Before you speak, ask yourself, is it kind, is it necessary, is it true, does it improve on the silence? -Sathya Sai Baba

Wednesday, March 6, 2013

In praise of difficult books

A book is an instrument of possession, in the old-school, demonic sense.

Reading a book is an act of self-derangement.

When you read, the voice in your head that you live with every day, ostensibly your own, is displaced, for a time, in favor of the voice of another. This voice can be friendly, or hostile; cold and dictatorial, or warm and humanist. Just as some people are incompatible and fill each other with antipathy, and should not be seated next to one another at a party, so some writers should be avoided as bad company. This is not a reflection on them, or, for that matter, on yourself, as some people simply don't get along, and may be perfectly fine human beings otherwise. In the same way, there may be authors that you like to have in your head, who, in the heads of others, fill them with dread and despair.

The things that you like about your favorite author may be the things that cause others to throw the book across the room in disgust. There is, as they say, no accounting for taste.

Having said that, even if their values completely contradict your own, it can be useful, for a time, to deliberately take on the mask of another's incompatible personality, to stretch the boundaries of what you consider to be yourself. This exercise, though uncomfortable, can only be usefully accomplished by reading books you don't necessarily "like." Or "understand." 

This intentional mental weight-lifting could be likened to taking a hit of salvia, or DMT. It isn't necessarily "fun" per se, but it can be instructive, providing we approach it with an open and flexible mind. 

The feelings of repulsion you experience when reading a so-called difficult book may have nothing to do with the content. You are taking into you a small piece of another person's mental DNA. His or her voice, way of seeing the world, and the inhabitants of his or her mind, regardless of what actually "happens" (in, say, a work of fiction), may arouse the immune system of your mind (that is, of your ego) which is designed to keep you in a state of equilibrium. Something about the picture this author paints of the world disturbs that equilibrium, challenges your assumptions.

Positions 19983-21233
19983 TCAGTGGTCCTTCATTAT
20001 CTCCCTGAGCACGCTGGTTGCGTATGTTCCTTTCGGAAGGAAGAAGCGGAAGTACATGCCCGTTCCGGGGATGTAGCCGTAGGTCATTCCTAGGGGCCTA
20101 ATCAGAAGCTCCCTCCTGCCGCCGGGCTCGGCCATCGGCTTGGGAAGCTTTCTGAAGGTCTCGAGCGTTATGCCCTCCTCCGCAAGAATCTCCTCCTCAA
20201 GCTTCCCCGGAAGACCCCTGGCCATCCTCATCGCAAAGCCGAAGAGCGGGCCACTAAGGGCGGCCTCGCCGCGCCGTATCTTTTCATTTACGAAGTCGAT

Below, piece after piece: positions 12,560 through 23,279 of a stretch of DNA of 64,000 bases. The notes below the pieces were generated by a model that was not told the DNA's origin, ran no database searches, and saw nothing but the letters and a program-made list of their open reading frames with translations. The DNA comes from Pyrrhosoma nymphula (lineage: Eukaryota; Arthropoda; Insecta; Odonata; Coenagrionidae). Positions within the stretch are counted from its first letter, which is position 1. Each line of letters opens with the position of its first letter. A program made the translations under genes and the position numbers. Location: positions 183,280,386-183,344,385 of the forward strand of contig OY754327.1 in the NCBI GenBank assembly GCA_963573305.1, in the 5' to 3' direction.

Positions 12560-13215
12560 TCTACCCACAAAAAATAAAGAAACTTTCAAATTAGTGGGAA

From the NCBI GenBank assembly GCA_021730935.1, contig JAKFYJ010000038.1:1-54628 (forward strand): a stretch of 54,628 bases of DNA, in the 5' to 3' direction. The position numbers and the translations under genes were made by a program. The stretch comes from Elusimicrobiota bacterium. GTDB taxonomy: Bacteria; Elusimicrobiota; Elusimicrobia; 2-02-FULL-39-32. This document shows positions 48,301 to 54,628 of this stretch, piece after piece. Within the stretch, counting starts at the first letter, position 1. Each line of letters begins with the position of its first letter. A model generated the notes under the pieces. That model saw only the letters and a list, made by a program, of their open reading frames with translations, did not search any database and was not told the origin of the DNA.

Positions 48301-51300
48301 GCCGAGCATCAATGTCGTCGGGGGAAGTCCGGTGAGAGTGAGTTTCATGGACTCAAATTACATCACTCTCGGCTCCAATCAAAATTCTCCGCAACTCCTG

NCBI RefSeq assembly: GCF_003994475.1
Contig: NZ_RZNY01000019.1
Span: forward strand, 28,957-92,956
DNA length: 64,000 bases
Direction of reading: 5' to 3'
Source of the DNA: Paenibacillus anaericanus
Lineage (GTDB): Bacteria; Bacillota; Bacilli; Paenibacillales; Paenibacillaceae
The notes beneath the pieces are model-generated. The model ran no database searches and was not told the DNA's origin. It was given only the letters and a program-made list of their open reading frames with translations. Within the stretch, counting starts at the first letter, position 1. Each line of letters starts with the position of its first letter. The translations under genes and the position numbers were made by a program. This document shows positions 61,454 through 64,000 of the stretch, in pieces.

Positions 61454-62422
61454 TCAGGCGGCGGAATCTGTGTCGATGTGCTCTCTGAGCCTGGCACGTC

Notice this. As uncomfortable as you might feel, you will probably not die.

Deep content may be dredged up, and where there is defensiveness, there is often hurt, or fear, or sadness. Again, notice this. You might not have even been aware that you felt this way, since the immune system has kept these issues well protected and hidden. If you are able to trace back the defenses into the darkness, you may find out very important information about yourself, and about what you assume the world to be.

Afterwards, you may need a little something to soothe your inflamed mind. I've always been fond of Neil Gaiman, or Mark Helprin, but your salve might be quite different. Regardless, be gentle with yourself. You've worked hard. Just as you wouldn't work out everyday, you wouldn't read difficult books everyday. Be kind. 

Monday, March 4, 2013

Something My Mother Gave Me

I get up in the middle of the night to go to the bathroom without bothering to turn the lights on since I read somewhere that excess light in the middle of a sleep cycle disrupts circadian rhythms. I sit on the toilet to pee in the total darkness, not trusting my blind aim to keep me from making a mess, even though a childish part of me thinks only girls sit down to pee.

After finishing, I pad barefooted to the front room where the cat is sleeping on the couch, and sit with her, my fingers buried in her thick fur, there in the glow of the street lamps that shine through the windows and keep the apartment from every being completely dark.

I remember my mother, how she would rub my back and tell me not to be afraid of the darkness, how she taught me it wasn't scary at all, that it was the deepest, softest velvet blanket, descending over me to give me peaceful, sweet sleep, that the darkness was my friend.